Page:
Failure to protect the public from lead or other toxic substances used on the job.
A Wrongful Termination is a Form of Workplace Retaliation
When your employer takes "adverse action" against you for something that is legally covered, this is known as retaliation. Retaliation may also occur when public policy is broken.
Your employer's conduct would be considered adverse by a court if:
The behavior was "tangible" enough to have an effect on a term or condition of employment for you.
You can prove that your covered conduct was the cause of the action.
Retaliation in the form of Wrongful Termination is a type of retaliation. However, revenge does not necessarily imply termination. Your boss can take retaliatory action against you in a variety of ways, some more subtle than others.
Workplace retaliation is all too normal. Retaliation complaints can result in expensive decisions against employers who are found to be liable.
Employer retaliation may take the form of:
You being demoted or passed over for promotions
Refusing to assign critical tasks or better shifts to you
Cutting your hours or assigning you a difficult schedule are both options
Leaving you out of crucial communications
Putting you on the back burner or assigning you to menial tasks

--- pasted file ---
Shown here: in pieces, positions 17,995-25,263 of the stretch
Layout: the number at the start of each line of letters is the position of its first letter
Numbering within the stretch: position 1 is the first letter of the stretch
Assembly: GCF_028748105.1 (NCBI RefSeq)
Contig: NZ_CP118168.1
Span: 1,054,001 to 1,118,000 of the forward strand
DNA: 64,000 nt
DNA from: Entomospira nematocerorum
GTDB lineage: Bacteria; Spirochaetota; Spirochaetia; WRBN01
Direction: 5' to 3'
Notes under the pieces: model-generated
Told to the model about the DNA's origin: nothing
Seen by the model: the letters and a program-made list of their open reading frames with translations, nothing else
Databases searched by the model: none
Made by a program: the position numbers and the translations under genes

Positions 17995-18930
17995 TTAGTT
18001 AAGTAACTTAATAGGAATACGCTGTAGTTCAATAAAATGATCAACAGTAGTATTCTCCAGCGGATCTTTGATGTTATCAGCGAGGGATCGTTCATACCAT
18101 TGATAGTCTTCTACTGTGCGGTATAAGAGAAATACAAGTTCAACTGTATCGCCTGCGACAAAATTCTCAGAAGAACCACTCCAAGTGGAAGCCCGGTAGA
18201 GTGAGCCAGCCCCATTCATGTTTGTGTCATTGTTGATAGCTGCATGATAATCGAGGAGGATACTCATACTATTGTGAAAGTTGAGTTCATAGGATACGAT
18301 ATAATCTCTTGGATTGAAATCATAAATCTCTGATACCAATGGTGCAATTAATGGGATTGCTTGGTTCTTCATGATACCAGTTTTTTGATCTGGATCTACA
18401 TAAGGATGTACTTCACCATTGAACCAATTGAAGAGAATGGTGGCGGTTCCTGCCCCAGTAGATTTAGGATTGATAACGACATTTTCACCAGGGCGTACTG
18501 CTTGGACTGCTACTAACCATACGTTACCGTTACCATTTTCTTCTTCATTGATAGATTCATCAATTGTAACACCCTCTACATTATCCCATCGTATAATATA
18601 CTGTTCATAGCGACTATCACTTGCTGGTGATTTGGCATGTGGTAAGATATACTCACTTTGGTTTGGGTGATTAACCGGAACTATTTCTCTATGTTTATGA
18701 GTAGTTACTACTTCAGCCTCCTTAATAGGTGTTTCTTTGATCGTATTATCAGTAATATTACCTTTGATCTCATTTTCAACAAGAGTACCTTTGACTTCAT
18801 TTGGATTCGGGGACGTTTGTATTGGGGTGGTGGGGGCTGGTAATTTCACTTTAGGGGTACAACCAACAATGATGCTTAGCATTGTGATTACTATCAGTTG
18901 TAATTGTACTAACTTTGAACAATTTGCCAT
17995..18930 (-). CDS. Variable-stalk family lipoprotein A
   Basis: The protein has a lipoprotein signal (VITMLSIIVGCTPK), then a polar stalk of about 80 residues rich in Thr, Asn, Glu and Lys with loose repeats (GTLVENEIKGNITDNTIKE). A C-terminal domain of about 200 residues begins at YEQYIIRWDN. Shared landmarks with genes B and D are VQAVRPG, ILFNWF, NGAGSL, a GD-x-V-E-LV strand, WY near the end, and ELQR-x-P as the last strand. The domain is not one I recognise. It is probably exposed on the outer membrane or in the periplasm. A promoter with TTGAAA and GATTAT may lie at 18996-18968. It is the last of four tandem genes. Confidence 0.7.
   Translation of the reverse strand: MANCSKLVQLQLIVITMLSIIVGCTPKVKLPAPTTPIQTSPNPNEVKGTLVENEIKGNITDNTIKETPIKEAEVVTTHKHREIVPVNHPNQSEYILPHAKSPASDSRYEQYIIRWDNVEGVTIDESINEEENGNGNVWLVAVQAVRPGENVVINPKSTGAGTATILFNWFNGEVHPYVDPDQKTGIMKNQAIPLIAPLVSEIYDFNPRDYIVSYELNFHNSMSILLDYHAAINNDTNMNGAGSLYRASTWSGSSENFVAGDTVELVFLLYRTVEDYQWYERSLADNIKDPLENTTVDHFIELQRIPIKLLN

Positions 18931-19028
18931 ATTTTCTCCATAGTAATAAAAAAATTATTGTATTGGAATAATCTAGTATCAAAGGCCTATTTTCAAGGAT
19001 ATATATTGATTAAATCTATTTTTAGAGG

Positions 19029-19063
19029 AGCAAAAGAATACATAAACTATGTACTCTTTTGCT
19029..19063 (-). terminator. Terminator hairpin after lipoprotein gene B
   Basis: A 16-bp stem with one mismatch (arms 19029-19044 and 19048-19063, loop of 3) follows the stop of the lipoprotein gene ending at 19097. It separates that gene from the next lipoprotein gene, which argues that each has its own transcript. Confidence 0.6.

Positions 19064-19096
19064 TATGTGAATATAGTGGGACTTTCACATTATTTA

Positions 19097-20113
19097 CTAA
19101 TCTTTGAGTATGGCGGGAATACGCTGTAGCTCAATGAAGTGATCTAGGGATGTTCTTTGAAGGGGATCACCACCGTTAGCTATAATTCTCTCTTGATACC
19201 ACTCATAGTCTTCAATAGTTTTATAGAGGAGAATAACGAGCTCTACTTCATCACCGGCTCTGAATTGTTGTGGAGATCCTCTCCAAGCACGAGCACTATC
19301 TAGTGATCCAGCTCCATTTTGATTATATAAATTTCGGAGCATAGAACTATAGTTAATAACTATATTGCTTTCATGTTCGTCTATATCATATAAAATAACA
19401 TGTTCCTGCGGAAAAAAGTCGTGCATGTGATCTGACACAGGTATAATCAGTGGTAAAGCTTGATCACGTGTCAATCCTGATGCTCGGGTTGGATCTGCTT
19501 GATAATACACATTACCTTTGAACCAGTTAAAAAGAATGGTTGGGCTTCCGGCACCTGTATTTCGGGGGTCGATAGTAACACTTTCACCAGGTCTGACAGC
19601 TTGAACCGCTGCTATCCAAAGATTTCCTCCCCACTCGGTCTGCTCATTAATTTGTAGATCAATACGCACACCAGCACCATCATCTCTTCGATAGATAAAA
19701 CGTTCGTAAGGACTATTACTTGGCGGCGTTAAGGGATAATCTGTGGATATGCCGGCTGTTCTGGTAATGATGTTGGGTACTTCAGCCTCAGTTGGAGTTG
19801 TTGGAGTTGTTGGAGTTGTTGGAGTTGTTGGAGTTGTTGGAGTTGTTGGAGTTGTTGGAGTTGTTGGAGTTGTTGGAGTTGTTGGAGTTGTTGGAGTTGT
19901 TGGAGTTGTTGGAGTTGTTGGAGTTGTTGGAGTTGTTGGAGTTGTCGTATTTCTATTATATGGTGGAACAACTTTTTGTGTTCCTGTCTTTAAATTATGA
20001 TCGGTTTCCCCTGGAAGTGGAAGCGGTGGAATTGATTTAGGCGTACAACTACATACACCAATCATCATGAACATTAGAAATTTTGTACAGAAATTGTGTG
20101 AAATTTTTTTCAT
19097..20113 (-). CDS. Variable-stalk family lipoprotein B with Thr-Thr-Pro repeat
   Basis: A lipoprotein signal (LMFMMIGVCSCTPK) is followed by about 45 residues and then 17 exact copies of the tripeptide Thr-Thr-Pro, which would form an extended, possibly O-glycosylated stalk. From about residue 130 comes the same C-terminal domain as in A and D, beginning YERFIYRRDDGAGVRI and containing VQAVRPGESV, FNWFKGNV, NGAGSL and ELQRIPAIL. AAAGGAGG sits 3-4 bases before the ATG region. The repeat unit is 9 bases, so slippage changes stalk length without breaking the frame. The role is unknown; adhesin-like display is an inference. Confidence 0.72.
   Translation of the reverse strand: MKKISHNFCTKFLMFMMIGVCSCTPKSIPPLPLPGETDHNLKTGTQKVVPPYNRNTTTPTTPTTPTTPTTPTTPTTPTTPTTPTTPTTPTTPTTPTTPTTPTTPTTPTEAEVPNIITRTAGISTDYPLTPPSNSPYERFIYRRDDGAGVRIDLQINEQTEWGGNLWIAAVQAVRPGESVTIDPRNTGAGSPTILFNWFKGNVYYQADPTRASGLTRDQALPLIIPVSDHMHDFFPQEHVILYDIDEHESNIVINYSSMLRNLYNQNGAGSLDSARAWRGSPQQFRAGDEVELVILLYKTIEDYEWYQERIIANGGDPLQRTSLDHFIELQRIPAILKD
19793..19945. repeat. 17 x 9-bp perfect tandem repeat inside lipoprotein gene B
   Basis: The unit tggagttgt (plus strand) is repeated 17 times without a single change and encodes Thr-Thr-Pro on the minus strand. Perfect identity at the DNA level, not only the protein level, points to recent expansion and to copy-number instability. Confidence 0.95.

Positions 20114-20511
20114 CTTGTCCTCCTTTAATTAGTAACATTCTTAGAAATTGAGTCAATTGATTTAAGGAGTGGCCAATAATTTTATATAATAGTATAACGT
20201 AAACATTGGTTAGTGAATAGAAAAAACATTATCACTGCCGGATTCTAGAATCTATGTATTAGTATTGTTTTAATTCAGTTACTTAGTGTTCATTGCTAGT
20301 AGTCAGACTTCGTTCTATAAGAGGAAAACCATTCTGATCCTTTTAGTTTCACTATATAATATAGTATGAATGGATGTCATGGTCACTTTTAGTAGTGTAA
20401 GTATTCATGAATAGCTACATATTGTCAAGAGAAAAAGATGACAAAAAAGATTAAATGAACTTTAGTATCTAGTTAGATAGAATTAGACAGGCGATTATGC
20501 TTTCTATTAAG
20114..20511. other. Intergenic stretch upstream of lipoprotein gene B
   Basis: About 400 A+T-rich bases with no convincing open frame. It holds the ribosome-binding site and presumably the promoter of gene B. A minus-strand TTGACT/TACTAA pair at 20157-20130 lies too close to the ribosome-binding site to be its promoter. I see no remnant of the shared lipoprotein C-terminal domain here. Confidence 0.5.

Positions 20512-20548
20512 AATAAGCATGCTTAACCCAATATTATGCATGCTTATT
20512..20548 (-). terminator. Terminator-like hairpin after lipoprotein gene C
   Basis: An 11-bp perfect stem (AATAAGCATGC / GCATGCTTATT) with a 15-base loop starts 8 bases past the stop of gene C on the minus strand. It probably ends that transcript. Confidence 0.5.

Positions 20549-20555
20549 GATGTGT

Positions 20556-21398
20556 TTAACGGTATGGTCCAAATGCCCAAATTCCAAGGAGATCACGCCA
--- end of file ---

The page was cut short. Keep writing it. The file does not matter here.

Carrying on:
Tolerance or encouragement of bullying or abuse directed at you
Creating an adversarial working climate
Making it difficult or impossible for you to do your job
You are being pushed out in order for you to retire or resign
False information or rumors about you are being spread around the workplace
You're being fired (Wrongful Termination)
It's also unethical for your employer to discriminate against you based on any state or federal statute, in addition to violating public policy. If your employer retaliates against you for exercising your civil rights, you will have a case against them. To avoid retaliation at work, the employer should take the following steps:
Have a visible and open anti-retaliation policy for all workers.
Employees should be informed of the policy as well as the procedure for reporting retaliation.
Encourage all staff to report any issues they might be experiencing.
Take grievances seriously and act in a timely manner.
Conduct thorough investigations into allegations and take appropriate corrective measures.
Managers and other staff should be trained on how to react to prohibited activities.
Remind managers that revenge would have repercussions.
Employees who report wrongdoing should be aware of the possibility of retribution.
Whenever practicable, prevent retaliation from occurring or worsening.
If the employer knew or should have known about retaliation, they may be held liable for failing to avoid or react to it.
Wrongful Termination in California